Cluster Analysis

Like factor analysis, cluster analysis is also a data reduction method. It, however, focuses on respondents as opposed to variables. It reduces a large pool of respondents into groups (or clusters) based on common themes. The members of each cluster group are more similar within a group than they are between groups.



Imagine that a health food store wants to understand the different types of customers that come into their store. They could use cluster analysis to group customers based on their socioeconomic status, frequency of purchase, type of products purchased, and monthly spend. Here are two examples of groups that might arise from this segmentation:

  • Highly-Driven Moms: They come from high-income households ($150K+) and have 1–2 children. They work long hours and want to get the absolute best produce for their children. They go to the store several times per week and have an above-average spend.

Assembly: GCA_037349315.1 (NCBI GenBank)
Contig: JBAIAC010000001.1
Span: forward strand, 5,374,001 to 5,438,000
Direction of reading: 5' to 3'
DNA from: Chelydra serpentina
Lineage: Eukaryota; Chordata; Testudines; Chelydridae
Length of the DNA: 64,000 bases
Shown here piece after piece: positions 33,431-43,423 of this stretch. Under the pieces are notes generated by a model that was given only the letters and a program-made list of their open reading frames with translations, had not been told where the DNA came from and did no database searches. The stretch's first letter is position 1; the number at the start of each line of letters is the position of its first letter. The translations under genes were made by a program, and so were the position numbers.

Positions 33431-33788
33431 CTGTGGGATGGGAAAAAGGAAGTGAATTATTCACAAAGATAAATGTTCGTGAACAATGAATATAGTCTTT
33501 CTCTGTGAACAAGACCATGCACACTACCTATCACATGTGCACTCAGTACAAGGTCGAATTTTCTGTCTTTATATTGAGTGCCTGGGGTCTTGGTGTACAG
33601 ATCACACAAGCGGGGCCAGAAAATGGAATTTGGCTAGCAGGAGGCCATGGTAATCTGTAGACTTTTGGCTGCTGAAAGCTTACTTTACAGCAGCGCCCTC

• Quality Produce Seekers: They have an above-average income ($60K+), and have 0–1 child. They don’t have a lot of extra money to spend on food, but organic produce is especially important to them, so they visit the store once a week to buy organic fruits and vegetables for the week. They might pick up a few unplanned items, but only if the price is comparable to a competitor retailer.



Market researchers use cluster analysis to divide the general population of consumers into market segments with data from surveys and test panels. This helps them better understand the relationships between different groups of potential customers and aids with new product development and selecting test markets.

Cluster analysis is also used in biology, medicine, computer science, crime analysis, and mathematical chemistry.